60

If I have a file structure like this:

./main.lua
./mylib/mylib.lua
./mylib/mylib-utils.lua
./mylib/mylib-helpers.lua
./mylib/mylib-other-stuff.lua

From main.lua the file mylib.lua can be loaded with full path require('mylib.mylib'). But inside mylib.lua I would also like to load other necessary modules and I don't feel like always specifying the full path (e.g. mylib.mylib-utils). If I ever decide to move the folder I'm going to have a lot of search and replace. Is there a way to use just the relative part of the path?

UPD. I'm using Lua with Corona SDK, if that matters.

2

6 Answers 6

55

There is a way of deducing the "local path" of a file (more concretely, the string that was used to load the file).

If you are requiring a file inside lib.foo.bar, you might be doing something like this:

require 'lib.foo.bar'

Then you can get the path to the file as the first element (and only) ... variable, when you are outside all functions. In other words:

-- lib/foo/bar.lua
local pathOfThisFile = ... -- pathOfThisFile is now 'lib.foo.bar'

Now, to get the "folder" you need to remove the filename. Simplest way is using match:

local folderOfThisFile = (...):match("(.-)[^%.]+$") -- returns 'lib.foo.'

And there you have it. Now you can prepend that string to other file names and use that to require:

require(folderOfThisFile .. 'baz')     -- require('lib.foo.baz')
require(folderOfThisFile .. 'bazinga') -- require('lib.foo.bazinga')

If you move bar.lua around, folderOfThisFile will get automatically updated.

12
  • Thanks, this worked for loading files. But when I access module's public properties I still need to specify the full path (e.g. lib.foo.bar.some_value).
    – RocketR
    Commented Feb 5, 2012 at 11:05
  • 4
    That has nothing to do with loading files; it simply reflects how you have chosen to structure your Lua. You can (for example) return a table on each require, and store it in a local var : local baz = require(folderOfThisFile .. 'baz') and then do baz.some_value
    – kikito
    Commented Feb 5, 2012 at 14:09
  • 2
    Cool, I didn't know about the ... outside functions being the string that was used to require the file. Commented Feb 5, 2012 at 17:26
  • @kikito But it forces to use the full namespace-path even between the files of the same library. If I declare mylib.var1 then in mylib-utils I have to specify some.long.path.mylib.var1 which is very awkward. I think, I'll just stick with a single directory containing everything. It's unmaintainable but works.
    – RocketR
    Commented Feb 5, 2012 at 21:55
  • 1
    @RockeR : are you sure you have read my comment correctly? It handles precisely that issue: it allows you to do baz.some_value instead of lib.foo.bar.some_value.
    – kikito
    Commented Feb 6, 2012 at 0:55
27

You can do

package.path = './mylib/?.lua;' .. package.path

Or

local oldreq = require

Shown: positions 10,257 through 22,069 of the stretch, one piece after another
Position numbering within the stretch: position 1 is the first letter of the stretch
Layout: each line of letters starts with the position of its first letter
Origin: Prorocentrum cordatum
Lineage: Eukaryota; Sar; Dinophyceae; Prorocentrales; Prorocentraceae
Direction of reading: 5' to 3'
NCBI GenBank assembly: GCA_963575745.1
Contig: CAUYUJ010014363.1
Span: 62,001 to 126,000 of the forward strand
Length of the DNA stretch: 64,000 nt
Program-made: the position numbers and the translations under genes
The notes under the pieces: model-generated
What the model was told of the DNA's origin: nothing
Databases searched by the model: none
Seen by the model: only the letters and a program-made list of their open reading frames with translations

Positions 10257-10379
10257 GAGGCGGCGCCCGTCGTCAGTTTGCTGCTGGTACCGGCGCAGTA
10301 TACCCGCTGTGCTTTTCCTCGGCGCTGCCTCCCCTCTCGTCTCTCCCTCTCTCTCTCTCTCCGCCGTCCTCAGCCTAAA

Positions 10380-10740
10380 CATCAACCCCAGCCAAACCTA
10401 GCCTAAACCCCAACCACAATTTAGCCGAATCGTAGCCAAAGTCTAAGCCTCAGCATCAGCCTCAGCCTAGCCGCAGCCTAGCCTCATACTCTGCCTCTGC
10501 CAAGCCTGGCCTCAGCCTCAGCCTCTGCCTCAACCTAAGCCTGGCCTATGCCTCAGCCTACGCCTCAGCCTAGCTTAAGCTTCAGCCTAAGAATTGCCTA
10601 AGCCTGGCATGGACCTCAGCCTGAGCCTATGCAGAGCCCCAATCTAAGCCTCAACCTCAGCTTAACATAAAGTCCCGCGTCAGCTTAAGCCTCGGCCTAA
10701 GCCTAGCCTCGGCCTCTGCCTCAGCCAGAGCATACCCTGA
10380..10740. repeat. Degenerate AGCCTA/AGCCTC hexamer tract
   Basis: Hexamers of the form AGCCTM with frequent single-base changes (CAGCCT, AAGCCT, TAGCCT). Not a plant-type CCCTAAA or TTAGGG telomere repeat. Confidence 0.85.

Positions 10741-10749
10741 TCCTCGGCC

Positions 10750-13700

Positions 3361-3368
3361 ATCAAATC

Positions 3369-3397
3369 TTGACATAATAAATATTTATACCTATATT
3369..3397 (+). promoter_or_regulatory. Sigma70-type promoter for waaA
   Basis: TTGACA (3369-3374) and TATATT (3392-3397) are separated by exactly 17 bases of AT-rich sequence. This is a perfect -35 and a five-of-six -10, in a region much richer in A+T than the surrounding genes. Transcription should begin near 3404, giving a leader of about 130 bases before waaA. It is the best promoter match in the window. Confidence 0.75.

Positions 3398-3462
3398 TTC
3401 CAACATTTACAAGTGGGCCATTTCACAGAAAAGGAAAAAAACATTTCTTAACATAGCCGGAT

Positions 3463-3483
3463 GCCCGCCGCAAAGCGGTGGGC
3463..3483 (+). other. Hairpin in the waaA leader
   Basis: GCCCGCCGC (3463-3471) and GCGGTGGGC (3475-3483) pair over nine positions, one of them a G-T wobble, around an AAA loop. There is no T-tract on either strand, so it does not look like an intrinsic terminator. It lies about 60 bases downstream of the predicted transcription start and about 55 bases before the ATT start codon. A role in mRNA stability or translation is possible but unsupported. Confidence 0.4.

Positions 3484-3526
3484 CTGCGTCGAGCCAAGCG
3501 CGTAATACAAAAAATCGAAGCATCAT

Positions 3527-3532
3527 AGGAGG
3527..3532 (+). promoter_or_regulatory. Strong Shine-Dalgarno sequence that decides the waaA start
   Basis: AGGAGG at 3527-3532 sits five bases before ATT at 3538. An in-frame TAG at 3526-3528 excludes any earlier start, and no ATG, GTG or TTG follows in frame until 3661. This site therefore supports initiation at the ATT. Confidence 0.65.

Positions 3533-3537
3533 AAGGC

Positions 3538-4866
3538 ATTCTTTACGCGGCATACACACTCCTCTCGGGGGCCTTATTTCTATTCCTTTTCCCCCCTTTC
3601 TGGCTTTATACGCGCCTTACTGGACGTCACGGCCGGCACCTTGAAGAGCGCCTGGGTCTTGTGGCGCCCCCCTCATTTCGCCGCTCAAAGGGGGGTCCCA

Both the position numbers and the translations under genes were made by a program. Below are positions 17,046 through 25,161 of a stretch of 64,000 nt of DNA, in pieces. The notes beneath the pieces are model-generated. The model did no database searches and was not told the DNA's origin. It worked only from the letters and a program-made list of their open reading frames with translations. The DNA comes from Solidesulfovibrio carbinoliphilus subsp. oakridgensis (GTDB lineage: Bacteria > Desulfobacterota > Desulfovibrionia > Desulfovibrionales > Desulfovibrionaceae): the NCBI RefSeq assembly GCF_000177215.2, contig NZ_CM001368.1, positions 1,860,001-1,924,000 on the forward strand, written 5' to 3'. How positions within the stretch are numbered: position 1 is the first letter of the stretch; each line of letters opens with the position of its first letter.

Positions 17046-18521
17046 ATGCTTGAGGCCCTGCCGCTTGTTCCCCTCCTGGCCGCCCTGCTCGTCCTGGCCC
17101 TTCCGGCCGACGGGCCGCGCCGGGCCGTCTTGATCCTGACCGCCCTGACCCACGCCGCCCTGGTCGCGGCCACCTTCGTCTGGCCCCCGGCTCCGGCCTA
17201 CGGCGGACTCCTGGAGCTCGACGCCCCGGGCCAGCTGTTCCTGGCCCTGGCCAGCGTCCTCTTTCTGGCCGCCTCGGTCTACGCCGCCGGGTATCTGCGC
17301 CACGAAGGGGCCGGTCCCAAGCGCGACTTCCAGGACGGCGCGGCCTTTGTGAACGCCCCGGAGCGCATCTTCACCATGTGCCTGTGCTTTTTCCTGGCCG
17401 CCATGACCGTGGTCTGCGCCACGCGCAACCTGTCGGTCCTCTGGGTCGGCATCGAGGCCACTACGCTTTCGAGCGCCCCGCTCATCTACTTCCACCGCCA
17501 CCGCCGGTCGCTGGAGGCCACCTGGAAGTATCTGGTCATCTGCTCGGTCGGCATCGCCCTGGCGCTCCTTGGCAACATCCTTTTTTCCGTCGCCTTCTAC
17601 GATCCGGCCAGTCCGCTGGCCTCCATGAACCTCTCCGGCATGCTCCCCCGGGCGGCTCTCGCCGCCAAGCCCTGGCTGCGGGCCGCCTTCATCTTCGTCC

local require = function(s) return oldreq('mylib.' .. s) end

Then

-- do all the requires
require('mylib-utils')
require('mylib-helpers')
require('mylib-other-stuff')

-- and optionally restore the old require, if you did it the second way
require = oldreq
3
  • Strange. I tried changing package.path already and thought I was doing something wrong because it says no field package.preload['mylib-utils'], no file './mylib/mylib-utils.lua'. But I'm using Lua inside the Corona SDK, maybe it has some peculiarities with loading files.
    – RocketR
    Commented Feb 4, 2012 at 23:57
  • This will not work if cwd has been changed (ie. you run the script from another program/path).
    – klenium
    Commented Sep 19, 2018 at 13:36
  • This will also not work if any of the things included with the modified require() themselves call require() internally and expect it to function as normal.
    – Caleb
    Commented Jun 6, 2019 at 10:17
2

I'm using the following snippet. It should work both for files loaded with require, and for files called via the command line. Then use requireRel instead of require for those you wish to be loaded with a relative path.

local requireRel
if arg and arg[0] then
    package.path = arg[0]:match("(.-)[^\\/]+$") .. "?.lua;" .. package.path
    requireRel = require
elseif ... then
    local d = (...):match("(.-)[^%.]+$")
    function requireRel(module) return require(d .. module) end
end
0

Under the Conky's Lua environment I've managed to include my common.lua (in the same directory) as require(".common"). Note the leading dot . character.

0

Try this:Here is my findings:

module1= require(".\\moduleName")
module2= dofile("..\\moduleName2.lua")
module3 =loadfile("..\\module3.lua")

To load from current directory. Append a double backslash with a prefix of a fullstop.

To specify a directory above use a prefix of two fullstops and repeat this pattern for any such directory.e.g

module4=require("..\\..\\module4")
0

I've published a lua module that does this

https://github.com/yogeshlonkar/lua-import

It can be used via luarocks or simple copy/ paste as its single file without any dependencies.

I needed this for neovim configurations

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